sign man page

sign ā€” sign files or rpms

Synopsis

sign [-c|-d|-r|-a] [-u user] [-h hash] [file]
sign -k|-p [-u user] [-h hash]
sign -g type expire name email
sign -x expire pubkey
sign -C pubkey
sign -t

Description

sign adds a cryptographic signature to a file. It can add a clearsign signature (-c option), create a detached signature (-d option), or add a signature block to a rpm package (-r option). If no mode is specified, sign does a rpm sign if the file name ends in ".rpm", otherwise it does a clearsign. If no file name is specified, sign reads from stdin and writes to stdout.

One can specify a specific user or hash method with the -u and -h option. Currently sign understands sha1 and sha256 hashes.

sign does not create signatures by itself, it needs a running signing daemon (called signd) to do the work. The host and port information is read from the /etc/sign.conf file.

The -k option makes sign print the keyid instead of signing a file, the -p option makes it print the public key.

New keys can be created by using the -g option. In that case, a file name to store the private key needs to be provided with the -P option. This private key can be used for signing by also using the -P option with the other modes. The pubkey of the generated key is printed to stdout.

In case a SSL certification is also needed (e.g. for linux kernel modules), the key can be converted to a certificate by using the -C option.

The expire time of existing keys can be extended with the -x option.

Other Options

In some cases it it useful to specify the signature time. This can be done with the -T option.

The -S option specifies a checksum file, it makes sign append a line containing the checksum of the signed rpms. This can be used to speed up repository metadata generation.

-t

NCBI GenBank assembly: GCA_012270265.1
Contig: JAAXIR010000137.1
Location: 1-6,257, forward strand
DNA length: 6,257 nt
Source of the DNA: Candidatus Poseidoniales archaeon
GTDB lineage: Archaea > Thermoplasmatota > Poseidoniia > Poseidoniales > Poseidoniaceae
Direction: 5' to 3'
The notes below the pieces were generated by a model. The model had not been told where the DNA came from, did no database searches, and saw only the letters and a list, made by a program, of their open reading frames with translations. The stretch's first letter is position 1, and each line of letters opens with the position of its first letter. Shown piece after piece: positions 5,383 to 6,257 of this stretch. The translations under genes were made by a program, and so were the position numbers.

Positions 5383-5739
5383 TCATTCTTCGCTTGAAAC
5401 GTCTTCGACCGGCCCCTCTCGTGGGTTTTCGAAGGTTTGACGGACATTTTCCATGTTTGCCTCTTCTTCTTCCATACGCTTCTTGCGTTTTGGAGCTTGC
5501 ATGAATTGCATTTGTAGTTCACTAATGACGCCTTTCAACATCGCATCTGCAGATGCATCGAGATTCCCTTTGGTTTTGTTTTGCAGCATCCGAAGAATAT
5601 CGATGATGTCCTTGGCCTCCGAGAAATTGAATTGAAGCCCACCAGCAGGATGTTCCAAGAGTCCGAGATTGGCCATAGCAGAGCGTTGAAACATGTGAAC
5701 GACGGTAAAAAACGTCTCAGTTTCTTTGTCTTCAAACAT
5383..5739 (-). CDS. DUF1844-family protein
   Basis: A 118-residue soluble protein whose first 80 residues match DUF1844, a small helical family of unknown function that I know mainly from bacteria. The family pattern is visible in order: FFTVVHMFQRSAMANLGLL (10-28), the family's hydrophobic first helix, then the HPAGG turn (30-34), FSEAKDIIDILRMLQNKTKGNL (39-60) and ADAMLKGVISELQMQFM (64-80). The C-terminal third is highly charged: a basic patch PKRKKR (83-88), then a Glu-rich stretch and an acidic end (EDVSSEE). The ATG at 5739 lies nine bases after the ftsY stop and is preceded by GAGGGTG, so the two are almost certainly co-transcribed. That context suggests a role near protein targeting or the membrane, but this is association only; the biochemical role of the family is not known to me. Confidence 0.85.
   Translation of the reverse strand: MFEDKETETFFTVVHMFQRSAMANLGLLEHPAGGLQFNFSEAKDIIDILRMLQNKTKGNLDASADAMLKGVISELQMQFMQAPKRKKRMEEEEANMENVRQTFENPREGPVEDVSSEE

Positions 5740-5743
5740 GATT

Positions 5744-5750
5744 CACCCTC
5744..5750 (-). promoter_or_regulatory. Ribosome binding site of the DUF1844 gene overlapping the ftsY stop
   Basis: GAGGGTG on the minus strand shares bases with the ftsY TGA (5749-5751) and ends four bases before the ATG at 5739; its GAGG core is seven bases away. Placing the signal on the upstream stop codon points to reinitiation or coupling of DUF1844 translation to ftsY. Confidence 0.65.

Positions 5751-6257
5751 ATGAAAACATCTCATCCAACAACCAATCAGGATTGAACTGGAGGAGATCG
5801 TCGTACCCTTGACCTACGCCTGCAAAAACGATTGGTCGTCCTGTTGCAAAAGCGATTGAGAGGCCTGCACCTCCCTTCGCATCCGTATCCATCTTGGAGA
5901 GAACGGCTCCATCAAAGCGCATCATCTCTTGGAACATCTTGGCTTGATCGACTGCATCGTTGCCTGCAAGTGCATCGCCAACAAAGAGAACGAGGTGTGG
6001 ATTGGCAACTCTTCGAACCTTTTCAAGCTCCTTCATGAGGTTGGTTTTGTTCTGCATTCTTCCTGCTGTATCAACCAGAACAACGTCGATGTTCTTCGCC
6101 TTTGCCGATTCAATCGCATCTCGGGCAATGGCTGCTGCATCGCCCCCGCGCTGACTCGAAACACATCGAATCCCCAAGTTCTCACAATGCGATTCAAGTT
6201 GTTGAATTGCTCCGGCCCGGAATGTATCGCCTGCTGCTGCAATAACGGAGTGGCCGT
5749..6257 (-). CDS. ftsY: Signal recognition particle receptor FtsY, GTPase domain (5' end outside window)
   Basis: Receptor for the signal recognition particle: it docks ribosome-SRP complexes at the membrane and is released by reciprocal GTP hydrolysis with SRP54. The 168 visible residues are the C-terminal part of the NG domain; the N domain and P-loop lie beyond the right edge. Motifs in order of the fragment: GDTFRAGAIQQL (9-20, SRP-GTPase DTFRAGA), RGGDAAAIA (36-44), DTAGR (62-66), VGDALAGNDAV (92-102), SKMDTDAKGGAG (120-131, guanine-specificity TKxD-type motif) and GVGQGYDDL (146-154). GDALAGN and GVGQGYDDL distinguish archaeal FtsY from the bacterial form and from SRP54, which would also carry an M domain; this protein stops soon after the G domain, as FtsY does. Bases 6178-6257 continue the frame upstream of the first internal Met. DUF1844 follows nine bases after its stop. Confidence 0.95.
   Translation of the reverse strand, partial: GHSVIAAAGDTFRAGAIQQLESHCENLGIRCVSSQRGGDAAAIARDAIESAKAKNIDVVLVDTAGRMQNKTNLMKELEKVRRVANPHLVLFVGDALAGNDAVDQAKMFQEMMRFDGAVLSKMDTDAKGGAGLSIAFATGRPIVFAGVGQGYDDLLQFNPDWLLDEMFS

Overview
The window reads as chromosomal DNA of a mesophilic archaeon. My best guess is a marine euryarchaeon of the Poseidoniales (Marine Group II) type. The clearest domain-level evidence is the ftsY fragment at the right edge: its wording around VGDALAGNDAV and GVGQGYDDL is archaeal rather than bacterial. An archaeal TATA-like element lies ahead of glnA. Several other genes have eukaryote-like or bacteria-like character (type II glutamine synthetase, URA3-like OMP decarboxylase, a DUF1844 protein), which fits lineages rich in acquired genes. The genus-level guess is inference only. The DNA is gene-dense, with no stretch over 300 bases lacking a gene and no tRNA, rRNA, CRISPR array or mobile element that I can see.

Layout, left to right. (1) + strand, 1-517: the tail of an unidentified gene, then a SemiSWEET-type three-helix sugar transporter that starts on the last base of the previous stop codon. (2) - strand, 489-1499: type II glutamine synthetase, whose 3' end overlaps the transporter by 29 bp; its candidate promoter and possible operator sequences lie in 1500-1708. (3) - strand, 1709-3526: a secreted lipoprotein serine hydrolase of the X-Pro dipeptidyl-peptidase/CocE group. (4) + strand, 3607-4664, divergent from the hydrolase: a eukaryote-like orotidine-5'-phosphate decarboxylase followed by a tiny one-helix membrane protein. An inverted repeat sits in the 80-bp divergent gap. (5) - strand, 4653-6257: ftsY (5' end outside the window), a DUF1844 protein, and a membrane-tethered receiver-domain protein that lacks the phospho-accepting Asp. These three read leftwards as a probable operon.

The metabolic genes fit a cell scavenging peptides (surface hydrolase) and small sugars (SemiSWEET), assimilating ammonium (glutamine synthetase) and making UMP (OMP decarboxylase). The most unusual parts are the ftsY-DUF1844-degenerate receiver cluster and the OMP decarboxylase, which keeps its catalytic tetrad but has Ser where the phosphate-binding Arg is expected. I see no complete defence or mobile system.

Ping signd. If ping was successful, return exit code 0.

-v

Verbose mode

-T

<unixtime>
Explicit sign time. If RPM mode used (-r) also accepts string "buildtime"

Signature modes
Requires private key (-P) or user (-u) with key in the signd root keyring.
-c

<file>
Create clearsign

-r

<file>
Sign RPM package

-a

<file>
Sign AppImage container

-S

<path to checksumfile>
Usable only with -r option: writes checksums into the file

-d

<file>
Create detached sign

-D

<file>
Create RAW detached sign

-C

<path to pubkey>
Create SSL certificate

-O

<path to pubkey>
Create RAW SSL certificate

Key generation

-g

[-P <privkey>] <type> <expire> <name> <email>
Generate new key-pair. Where:
type: defined as {dsa,rsa}@{1024,2048}
expire: integer, days before expire
name: real name
email: email
Write pubkey and privke to stdout. If -P option used,
privkey will be written there and only pubkey goes to stdout.

-x

<expire> <pubkey>
Extend key. Requires private key (-P).

Query signd for key information / Common options

-k

Print the keyid of signd key-pair (root key or defined by -u)

-p

Print pubkey of signd key-pair (root key or defined by -u)

-u

Username, signd should already know about that user

-h

Hash: either sha1 or sha256

Security

Unless the allow-unprivileged-ports option has been set to true for signd, sign needs to bind to a reserved port, in which case it works only for user root or needs to be installed suid-root. If the latter is the case, sign grants the users specified in the "allowuser" lines of the configuration the right to sign files.

sign and signd are supposed to run in isolated networks only.

Exit Status

sign returns 0 if everything worked, otherwise it returns 1 and prints an error message to stderr.

See Also

signd(8), sign.conf(5)

Referenced By

sign.conf(5), signd(8).

Apr 2007